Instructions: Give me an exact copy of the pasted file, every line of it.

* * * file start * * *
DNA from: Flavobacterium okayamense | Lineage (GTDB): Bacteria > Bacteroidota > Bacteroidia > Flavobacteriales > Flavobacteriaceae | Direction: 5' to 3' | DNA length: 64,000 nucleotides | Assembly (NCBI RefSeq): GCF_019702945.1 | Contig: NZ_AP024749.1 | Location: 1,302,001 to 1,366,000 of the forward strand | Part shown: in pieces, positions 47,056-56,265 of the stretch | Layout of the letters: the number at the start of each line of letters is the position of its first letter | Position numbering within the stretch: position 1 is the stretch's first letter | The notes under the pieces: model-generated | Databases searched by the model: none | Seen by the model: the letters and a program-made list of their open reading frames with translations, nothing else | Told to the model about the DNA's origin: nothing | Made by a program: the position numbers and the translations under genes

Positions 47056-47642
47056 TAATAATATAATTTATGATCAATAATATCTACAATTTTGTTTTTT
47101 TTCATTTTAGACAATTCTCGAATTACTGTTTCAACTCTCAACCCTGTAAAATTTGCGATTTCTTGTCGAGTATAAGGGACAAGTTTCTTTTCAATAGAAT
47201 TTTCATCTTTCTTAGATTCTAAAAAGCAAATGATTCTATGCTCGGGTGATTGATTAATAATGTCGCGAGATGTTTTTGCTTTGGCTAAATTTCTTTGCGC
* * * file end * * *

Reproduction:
DNA from: Flavobacterium okayamense | Lineage (GTDB): Bacteria > Bacteroidota > Bacteroidia > Flavobacteriales > Flavobacteriaceae | Direction: 5' to 3' | DNA length: 64,000 nucleotides | Assembly (NCBI RefSeq): GCF_019702945.1 | Contig: NZ_AP024749.1 | Location: 1,302,001 to 1,366,000 of the forward strand | Part shown: in pieces, positions 47,056-56,265 of the stretch | Layout of the letters: the number at the start of each line of letters is the position of its first letter | Position numbering within the stretch: position 1 is the stretch's first letter | The notes under the pieces: model-generated | Databases searched by the model: none | Seen by the model: the letters and a program-made list of their open reading frames with translations, nothing else | Told to the model about the DNA's origin: nothing | Made by a program: the position numbers and the translations under genes

Positions 47056-47642
47056 TAATAATATAATTTATGATCAATAATATCTACAATTTTGTTTTTT
47101 TTCATTTTAGACAATTCTCGAATTACTGTTTCAACTCTCAACCCTGTAAAATTTGCGATTTCTTGTCGAGTATAAGGGACAAGTTTCTTTTCAATAGAAT
47201 TTTCATCTTTCTTAGATTCTAAAAAGCAAATGATTCTATGCTCGGGTGATTGATTAATAATGTCGCGAGATGTTTTTGCTTTGGCTAAATTTCTTTGCGC